Mr. Peters has made several erroneous assumptions about the car and
the automotive market in general that lead him to his final conclusion
that the Camaro is destined to fail.

First, regarding the GTO's "failure": The GTO was a rebadged Holden
Monaro imported from Down Under. Mr. Peters chooses to gloss over the
importance of this fact in his article. Because the GTO was rushed to
the US market and based on an existing platform already on its last
legs, it was hampered (whether you like the car or not) by those
limiations. The GTO's production run has ended, however, not because
of lackluster sales (GM only planned to sell about 18,000 units/year
all along), but because the Holden chassis the car rides on is being
phased out. All information we have today indicates the GTO will
return end-of-decade sharing the Camaro's new platform, albiet in a
larger, more differentiated packaged than the clone relationship the
Pontiac Firebird once shared with Camaro.

Second, Mr. Peters argues the Camaro will have limited appeal. How is
that possible given the Camaro will come in several flavors designed
the match up with Mustang's offerings? In addition to the fire
breathing models, there will most certainly be one V-6 model and
possibly two. There will also be a couple of V-8 models. GM has also
stated their goal is to sell the basic Camaro for around $20,000. If
Ford can do it with the Mustang, my question to Mr. Peters is why
doesn't he think GM can do the same? Is there a built in $5,000 per
car handicap at GM we've never heard of?

The Camaro's chassis will be a new, global platform shared by the GTO,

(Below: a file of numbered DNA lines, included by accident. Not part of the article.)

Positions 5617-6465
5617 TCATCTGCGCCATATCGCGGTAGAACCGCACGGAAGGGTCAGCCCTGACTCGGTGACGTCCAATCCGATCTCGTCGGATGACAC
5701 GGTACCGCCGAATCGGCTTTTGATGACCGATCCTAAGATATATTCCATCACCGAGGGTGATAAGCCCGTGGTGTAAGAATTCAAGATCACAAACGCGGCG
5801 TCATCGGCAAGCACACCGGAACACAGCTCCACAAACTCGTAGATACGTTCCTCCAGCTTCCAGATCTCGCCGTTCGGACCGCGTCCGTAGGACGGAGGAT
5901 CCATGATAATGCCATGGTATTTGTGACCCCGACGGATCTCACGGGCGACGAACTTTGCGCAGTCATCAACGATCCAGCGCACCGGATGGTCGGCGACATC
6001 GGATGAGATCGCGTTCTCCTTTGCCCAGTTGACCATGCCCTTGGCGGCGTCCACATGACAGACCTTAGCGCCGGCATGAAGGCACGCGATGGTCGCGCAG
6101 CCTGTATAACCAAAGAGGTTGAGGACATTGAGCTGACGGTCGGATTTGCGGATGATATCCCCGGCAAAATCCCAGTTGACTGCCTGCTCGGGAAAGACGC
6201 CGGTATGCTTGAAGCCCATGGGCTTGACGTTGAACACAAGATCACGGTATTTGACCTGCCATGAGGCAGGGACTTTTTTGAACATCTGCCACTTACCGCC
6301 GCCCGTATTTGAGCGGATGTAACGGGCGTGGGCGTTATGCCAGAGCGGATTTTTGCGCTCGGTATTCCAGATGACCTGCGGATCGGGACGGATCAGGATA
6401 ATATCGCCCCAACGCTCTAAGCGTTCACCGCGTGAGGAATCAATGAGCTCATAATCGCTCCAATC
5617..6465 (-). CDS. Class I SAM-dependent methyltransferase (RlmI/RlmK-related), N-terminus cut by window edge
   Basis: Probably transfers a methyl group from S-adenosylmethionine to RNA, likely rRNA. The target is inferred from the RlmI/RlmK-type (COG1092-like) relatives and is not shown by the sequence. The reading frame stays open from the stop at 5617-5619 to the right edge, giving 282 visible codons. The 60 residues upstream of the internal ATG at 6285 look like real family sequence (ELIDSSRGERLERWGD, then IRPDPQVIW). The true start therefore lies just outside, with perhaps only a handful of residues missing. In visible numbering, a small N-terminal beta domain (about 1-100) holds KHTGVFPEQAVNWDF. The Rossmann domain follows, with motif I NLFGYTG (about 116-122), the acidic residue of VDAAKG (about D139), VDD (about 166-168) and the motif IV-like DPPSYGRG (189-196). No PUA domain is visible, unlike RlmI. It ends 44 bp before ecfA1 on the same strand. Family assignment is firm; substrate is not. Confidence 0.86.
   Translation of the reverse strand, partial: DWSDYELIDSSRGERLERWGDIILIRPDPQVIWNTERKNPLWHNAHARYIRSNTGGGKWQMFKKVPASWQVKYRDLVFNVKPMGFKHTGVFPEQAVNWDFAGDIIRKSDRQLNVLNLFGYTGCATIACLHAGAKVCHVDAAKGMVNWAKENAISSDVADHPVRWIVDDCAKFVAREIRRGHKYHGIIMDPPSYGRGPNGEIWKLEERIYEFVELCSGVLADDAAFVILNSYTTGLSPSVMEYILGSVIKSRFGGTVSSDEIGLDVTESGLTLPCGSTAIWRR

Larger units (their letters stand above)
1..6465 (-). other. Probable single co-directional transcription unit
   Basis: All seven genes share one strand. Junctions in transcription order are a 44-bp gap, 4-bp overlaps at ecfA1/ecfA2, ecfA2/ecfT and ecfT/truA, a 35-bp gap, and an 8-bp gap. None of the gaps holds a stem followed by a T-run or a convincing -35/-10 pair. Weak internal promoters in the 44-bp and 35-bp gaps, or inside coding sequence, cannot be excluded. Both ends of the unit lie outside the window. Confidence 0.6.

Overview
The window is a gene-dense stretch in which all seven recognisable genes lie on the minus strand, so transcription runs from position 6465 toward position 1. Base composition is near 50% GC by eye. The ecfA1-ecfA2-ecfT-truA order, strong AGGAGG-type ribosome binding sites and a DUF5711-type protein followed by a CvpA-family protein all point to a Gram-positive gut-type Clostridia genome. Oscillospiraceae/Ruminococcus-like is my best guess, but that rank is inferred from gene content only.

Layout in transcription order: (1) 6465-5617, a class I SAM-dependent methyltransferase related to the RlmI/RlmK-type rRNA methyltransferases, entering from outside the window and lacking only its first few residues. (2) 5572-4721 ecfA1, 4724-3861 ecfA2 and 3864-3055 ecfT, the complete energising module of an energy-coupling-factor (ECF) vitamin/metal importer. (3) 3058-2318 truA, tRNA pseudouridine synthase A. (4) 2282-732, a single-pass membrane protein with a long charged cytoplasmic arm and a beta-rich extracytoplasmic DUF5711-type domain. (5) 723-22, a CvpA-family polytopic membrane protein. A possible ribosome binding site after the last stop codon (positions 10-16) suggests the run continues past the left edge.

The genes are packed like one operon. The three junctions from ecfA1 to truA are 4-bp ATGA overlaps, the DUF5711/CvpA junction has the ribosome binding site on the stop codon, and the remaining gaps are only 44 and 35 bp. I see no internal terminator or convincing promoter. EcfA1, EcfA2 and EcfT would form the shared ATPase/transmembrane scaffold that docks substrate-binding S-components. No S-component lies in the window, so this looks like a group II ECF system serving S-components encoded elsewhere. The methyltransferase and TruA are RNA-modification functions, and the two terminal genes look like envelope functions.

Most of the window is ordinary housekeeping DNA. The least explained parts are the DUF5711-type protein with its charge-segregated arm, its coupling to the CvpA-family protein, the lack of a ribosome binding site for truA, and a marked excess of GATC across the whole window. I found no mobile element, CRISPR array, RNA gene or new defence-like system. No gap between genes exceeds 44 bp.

the next Impala, Monte Carlo, several Holden models, and perhaps even
a Buick or two and a Cadillac. With that kind of economy of scale,
there's no reason GM can't build price-competitive Camaros.

As to insurance, see the bove mentioned V-6 Camaro. For what it is
worth, however, why would insurance on a V-8 Mustang be any less cost
prohibitive than a V-8 Camaro?

Let's address Mr. Peter's comments about the 15mpg musclecar too while
we are at it. The previous V-8 model Camaro managed 25mpg highway
with the auto transmission and an impressive 28mpg with the 6 speed
manual. There are seveal V-6 import branded sedans that can't get that
kind of mileage. GM has suggested the new Camaro, repleat with
overdrive gears and cylinder deactivation technology, will acheive
30mpg efficiency. This is most certainly NOT your father's musclecar.
In fact, predicts that model for model the Camaro will be
more efficient than a similarly equipped Mustang.

In the end, smells a Ford fanboy in an automotive writer's
clothing when we read Mr. Peters' article. He would be well served to
leave the over-generalizations, stereotypes and speculation at the
door next time.

Personally, as a conservative and a car nut, I am rooting for the
Camaro because it represents all things uniquely American. This is
exactly the kind of car at which the French would turn up their noses
while driving their tiny, underpowered cars--a thought that gives me
great pleasure! Now pardon me while I don my mullet wig and Smokey
and the Bandit jacket and turn the key on my Trans Am.


Chris Renner
Owner/Administrator, on behalf of the members of

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17 Posts
That is a well done reply Chris... you definitely rebutted every point he tried to make as being a demise of the Camaro... send as is and let's see if the a_ _ hole responds... in my opinion I feel that GM is pooling all thier resources to ensure that this will be car that will appeal to the masses.

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863 Posts
whoa whoa wait a minute I don't want a mullet wig or a smokey and the bandit jacket, but it was a nice rebuttal I wish I would have seen this before you posted the rebuttal because this guy must have a mustang in his garage or something because I guarantee that my wife will own a 5th gen long before she would ever consider buying a new mustang! Heck she may own one before some members of our board!